The Ultimate Bukowski's Short Story? (1 Viewer)

Hello there everyone, that's the question I wanted to ask You.

Having read most of his short story work, my pick would be "Love for 17.5 $" from "South of No Nouth". Of course Bukowski wrote many wonderful stories, especially in this volume, but "Love..." always remains the one for me; there's everything in it, the essence-- the power of a simple concept, minimal and straightforward narrative, everything line at the right place... It's funny, it's sad, it's real and imaginative at the same time and finally even disturbing. Every time I read it, it just plays with my imagination, especially a powerful ending, and remains fresh.

Last time I read it I loved it so much that I'm planning to start working on adapting in into screenplay (25 mintues max., for short picture), as a exercise, since I want to go to Film school.

But anyway, what would be Your pick?
I can't find the original thread now, but we did have one referring to Spiral Descent, a short film loosely based on 'Love for $17.50' which features 'Rowdy' Roddy Piper. Anyway, you can watch that .

The original is a good short story. I've always really liked 'The Devil Was Hot' too.

And many more ...
I'm partial to A Lovely Love Affair, set in the French Quarter of New Orleans. It's atmospheric of the city and people, tender, a little mournful and melancholy...very real in what life was probably like for Bukowski during his actual stay there - a favorite of mine for random rainy-day reading, even more so than his classic The Most Beautiful Woman in Town. I can easily imagine being there...
[...] "Love for 17.5 $" from "South of No Nouth". [...]

That's a tough question! I don't have THE favorite story.

But at least ONE of my favorites (and sure way before 'Love for 17.50') is in the appendic of the same book: it's 'THE WAY THE DEAD LOVE'. [all the attributes you have for your favorite story come up in this one as well. and from my understanding - they do it more direct and much better.]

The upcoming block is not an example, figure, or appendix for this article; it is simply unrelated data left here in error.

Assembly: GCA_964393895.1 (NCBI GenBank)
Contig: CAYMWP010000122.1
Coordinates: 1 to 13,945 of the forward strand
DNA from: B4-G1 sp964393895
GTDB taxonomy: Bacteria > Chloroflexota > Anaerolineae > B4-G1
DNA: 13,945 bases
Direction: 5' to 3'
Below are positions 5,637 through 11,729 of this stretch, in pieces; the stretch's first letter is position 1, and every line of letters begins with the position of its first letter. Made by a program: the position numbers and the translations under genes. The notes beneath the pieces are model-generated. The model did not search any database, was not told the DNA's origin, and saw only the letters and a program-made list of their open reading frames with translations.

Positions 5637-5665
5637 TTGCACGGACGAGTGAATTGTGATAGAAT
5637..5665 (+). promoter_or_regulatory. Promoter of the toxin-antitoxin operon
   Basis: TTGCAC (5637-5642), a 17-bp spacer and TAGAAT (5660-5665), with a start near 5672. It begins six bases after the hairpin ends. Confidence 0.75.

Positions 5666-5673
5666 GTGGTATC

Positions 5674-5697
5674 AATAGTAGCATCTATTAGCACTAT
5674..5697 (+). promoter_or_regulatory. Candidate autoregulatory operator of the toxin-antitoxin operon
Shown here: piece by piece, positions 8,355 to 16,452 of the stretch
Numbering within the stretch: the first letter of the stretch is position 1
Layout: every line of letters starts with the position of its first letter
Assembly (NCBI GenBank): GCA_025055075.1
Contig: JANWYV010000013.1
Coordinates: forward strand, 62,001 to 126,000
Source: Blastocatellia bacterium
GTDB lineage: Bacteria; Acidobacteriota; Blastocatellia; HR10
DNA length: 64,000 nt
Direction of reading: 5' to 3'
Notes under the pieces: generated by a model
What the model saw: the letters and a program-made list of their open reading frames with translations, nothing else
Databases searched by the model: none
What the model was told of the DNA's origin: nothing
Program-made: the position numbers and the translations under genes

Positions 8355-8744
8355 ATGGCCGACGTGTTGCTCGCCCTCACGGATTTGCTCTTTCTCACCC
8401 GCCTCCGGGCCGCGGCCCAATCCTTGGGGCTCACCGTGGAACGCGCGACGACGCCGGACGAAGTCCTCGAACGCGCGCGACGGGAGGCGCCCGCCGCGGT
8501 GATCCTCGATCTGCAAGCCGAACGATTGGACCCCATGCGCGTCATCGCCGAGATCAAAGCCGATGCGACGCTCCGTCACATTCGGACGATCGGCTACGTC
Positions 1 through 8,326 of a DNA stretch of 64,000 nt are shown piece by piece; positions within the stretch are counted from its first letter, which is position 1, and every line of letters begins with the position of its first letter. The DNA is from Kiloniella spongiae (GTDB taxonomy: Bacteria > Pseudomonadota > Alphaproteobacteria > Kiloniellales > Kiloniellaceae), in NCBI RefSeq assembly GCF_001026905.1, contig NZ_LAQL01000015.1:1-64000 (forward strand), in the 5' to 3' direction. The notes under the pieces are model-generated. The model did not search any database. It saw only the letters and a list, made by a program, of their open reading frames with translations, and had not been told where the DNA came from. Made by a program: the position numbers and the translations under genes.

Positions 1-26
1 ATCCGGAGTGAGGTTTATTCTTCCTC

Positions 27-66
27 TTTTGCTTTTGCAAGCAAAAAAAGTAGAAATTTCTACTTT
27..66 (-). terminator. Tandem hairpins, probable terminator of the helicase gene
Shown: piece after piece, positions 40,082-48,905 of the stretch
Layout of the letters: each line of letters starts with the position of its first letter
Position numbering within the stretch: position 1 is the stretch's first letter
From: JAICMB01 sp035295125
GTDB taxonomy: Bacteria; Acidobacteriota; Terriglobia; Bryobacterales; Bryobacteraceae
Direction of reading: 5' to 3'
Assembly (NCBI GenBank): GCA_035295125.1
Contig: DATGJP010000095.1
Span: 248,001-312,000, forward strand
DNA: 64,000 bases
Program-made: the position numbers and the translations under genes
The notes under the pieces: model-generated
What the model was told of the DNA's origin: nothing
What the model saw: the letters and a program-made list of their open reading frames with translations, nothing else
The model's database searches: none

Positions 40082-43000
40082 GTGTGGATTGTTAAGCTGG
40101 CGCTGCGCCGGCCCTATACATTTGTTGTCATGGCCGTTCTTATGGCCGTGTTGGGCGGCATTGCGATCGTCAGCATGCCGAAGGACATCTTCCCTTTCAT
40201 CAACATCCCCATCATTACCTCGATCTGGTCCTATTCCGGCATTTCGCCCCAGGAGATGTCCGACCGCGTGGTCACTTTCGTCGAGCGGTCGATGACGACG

[...] I loved it so much that I'm planning to start working on adapting it into screenplay [...]

I once felt similar about 'You can't write a Love Story' and made a short film out of that.
Not as good as it could've been. But maybe my experiences with this stuff could be of use for you. PM me if you think so.

(I'd recommend a book on the subject, which is a long interview between Alfred Hitchcock and Francois Truffault, but ain't sure, if THIS actually Is the book I have in mind. If so, it's an important source for the rules of dramaturgy!)
Hank Solo:

Yes, Devil Was Hot was actually the first short story of Bukowski I've ever read so it was a great start. :-) As for the Spiral Descent... well, I'm thinking about giving my adaptation 3-act structure, with fleshed out central character and extended dialogue, so it will be completely different than this. As for the short itself, it was bad. Pretentious and kitschy, like a bad music video from 80's. Certainly didn't give Bukowski a justice. :-)


Thanks. I don't remember reading A Lovely Love Affair, I need to look it up.


Thanks for Hitchcock/Trauffaut's book recommendation. I'll keep that in mind. It would be interesting to Your short.
"the great zen wedding" always comes to mind for me...

Ah, you beat me to it James! That story makes me laugh like no other. Imagining Buk running out after the zen monk, and challenging him to a fight, and getting beaten is priceless!
I can't pick a favourite. But the one I've read the most is definitely The most beautiful woman in town because it's the short story that made me get into Bukowski. It thus has a symbolic dimension and a specific place in my heart.
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All the Assholes in the World and Mine and/or Life and Death in the Charity Ward would both make extremely visceral film shorts. Of course, those would require some $$$ input to make it happen. But if done right...
The Way The Dead Love is my favorite too, roni. Just a perfect short story. Death of the Father (in Hot Water Music) also hits me well each time I re-read it...

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